Octopus is on my list of “recipes to do” for a very long time. Octopus is known as a very delicate food, which requires special attention and concentration! That is why I wanted to have enough time and fully dedicate myself, when preparing an octopus.
Last Saturday was THE octopus time! Before I begun my plans for the recipe, I spent some time on the web, researching different preparation options, and from a dozen different recipes, I wrote down 2 options, which seemed reasonable.
Option 1: First of the options is based on the fact that octopus, squid, calamari – they are all in the same family – cephalopod. This means that the cooking time should be not more than a couple of minutes, as the more you cook squid, the tougher it gets. I have cooked squid many times, and this theory is perfectly true for it – I usually cook it in heated pan for 2-3 minutes and it is ready to be served. This particular recipes explains that 3 separate pots with water should be brought to boil. The octopus should be dipped in the boiling water of the first pan for 15 seconds, then transferred to the second pan for 15 seconds and then to the third pan. Then it should be ready for serving, unless you would like to season it with roasted garlic and olive oil. However, it turns out that this is not enough time for the octopus to be cooked, in fact it was quite raw, yet.
Option 2: The second option explained that the octopus gets really tender if poached in olive oil, on low temperature for longer time – may be an hour or two. This option I did not manage to try, but is in my list of things to do, next time I buy octopus.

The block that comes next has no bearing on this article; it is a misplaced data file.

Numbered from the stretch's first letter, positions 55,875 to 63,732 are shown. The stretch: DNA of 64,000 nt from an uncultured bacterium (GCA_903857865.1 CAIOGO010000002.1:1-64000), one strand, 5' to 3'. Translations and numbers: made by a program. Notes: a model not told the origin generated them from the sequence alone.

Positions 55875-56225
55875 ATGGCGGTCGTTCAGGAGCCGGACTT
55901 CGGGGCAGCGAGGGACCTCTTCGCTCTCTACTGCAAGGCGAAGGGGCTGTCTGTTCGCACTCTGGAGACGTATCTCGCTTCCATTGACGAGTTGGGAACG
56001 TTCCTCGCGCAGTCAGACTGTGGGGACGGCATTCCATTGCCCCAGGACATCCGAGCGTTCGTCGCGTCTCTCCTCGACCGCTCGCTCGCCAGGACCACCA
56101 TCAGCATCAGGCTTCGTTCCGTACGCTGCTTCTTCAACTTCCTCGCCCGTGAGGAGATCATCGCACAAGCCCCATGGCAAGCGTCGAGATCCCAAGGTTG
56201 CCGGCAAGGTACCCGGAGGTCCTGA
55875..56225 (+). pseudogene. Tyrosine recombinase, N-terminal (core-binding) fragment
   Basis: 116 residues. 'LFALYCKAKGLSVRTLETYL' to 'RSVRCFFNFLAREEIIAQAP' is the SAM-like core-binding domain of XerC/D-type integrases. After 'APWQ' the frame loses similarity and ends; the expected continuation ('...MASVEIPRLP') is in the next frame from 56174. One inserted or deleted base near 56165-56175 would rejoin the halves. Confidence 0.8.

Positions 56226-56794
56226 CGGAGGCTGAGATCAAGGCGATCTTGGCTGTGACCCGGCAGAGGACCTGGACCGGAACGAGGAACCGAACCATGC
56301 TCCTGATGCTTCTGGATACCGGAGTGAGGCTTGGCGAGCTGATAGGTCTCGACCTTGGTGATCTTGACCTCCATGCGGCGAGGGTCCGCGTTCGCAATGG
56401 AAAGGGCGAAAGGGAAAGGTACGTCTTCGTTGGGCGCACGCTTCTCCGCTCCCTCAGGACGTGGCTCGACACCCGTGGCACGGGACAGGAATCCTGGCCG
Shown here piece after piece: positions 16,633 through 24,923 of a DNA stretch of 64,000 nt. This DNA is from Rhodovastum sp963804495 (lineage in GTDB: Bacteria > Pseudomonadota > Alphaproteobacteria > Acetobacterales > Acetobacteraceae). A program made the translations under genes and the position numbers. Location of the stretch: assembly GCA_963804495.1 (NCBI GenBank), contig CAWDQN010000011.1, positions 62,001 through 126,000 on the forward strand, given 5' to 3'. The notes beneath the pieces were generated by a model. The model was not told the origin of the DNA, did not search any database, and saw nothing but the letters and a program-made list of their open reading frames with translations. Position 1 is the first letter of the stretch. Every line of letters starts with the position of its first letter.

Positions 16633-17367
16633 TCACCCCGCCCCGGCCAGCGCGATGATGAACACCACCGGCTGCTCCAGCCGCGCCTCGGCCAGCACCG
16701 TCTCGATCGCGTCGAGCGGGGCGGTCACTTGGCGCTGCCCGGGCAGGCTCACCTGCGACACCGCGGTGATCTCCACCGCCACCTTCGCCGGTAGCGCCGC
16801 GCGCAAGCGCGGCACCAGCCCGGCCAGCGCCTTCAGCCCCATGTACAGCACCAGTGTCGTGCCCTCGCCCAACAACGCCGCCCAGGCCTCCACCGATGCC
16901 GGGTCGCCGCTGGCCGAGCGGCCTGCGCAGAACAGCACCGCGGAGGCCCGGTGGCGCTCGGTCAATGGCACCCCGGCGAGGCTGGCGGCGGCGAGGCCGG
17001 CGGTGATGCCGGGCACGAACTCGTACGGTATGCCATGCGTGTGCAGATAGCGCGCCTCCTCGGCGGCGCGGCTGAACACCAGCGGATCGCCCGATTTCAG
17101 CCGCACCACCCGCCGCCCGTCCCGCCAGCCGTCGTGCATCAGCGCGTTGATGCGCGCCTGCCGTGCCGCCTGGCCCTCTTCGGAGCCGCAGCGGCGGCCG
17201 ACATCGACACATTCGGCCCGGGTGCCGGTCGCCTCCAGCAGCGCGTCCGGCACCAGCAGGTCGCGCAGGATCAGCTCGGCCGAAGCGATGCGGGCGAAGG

Option 3: A friend of mine shared a third option, which I wanted to give a try – boiling the octopus in water for 40 minutes. That’s it! So simple. To be honest I was a little skeptical about this recipe, but it turns out – it’s working. Exactly on the 40th minute, the octopus was just perfect – tender and delicious. Of course I could not help but add something from me, but you will read it later in the post.
Basically, I divided my octopus in two – placed the first part in boiling water for 40 minutes, and for the rest of the octopus I used Option 1…but it did not work, so I let it boil in a separate pot for 40 minutes as well.
In the first pot with octopus I added garlic and celery. In the second pot I added white wine to the water. There was a slight difference in the taste of both baches of octopus, but after roasted in a pan with garlic and herbs, you will barely notice the difference.
Make sure to add just a little water to boil (300-400 ml.). When you add the octopus, it will release it’s juices, and it will be tastier if it is boiled mostly in natural juices, than plain water.
Basically it turns out that cooking an octopus is not a rocket science, but an easy 40 minutes boiling. After the boiling, you are free to roast it with herbs and olive oil for a few minutes, or pour over with sauce.
5-6 garlic cloves
1 glass of white wine
1 celery (cut into pieces)
Salt & pepper
For pan frying:
2 tables poons olive oil
2 table spoons chives
1 table spoon garlic cloves, cut into smalll pieces
1 tables poon chili sauce (optional)
As I explained earlier, I divided my octopus in two.
The first part I placed in a pot with 300 ml. boiling water, garlic and celery. Boil for 40 minutes.
The second part of the octopus I boiled in 200 ml. of boiling water + one glass of wine, celery and garlic. Boil the octopus for 40 minutes.
Heat the olive oil in a deep pan. Add the garlic, chives and chili. Cook until slightly crisp. Add the octopus and cook on both sides for 3-4 minutes. Season with salt and pepper. Serve warm!
For garnish I prepared a puree of chickpea, potatoes and chives.
3 large potatoes (boiled)
1 can of chickpea
2 table spoons chives (cut into small pieces)
Red pepper powder
Salt and pepper
1 tea spoon garlic powder
1 table spoon butter
Mash all the ingredients with a fork or in a blender. Add all the spices and the butter. I prefer to serve the garnish warm, so you could warm up the puree, and add the butter just before serving. Mix well so the butter melts.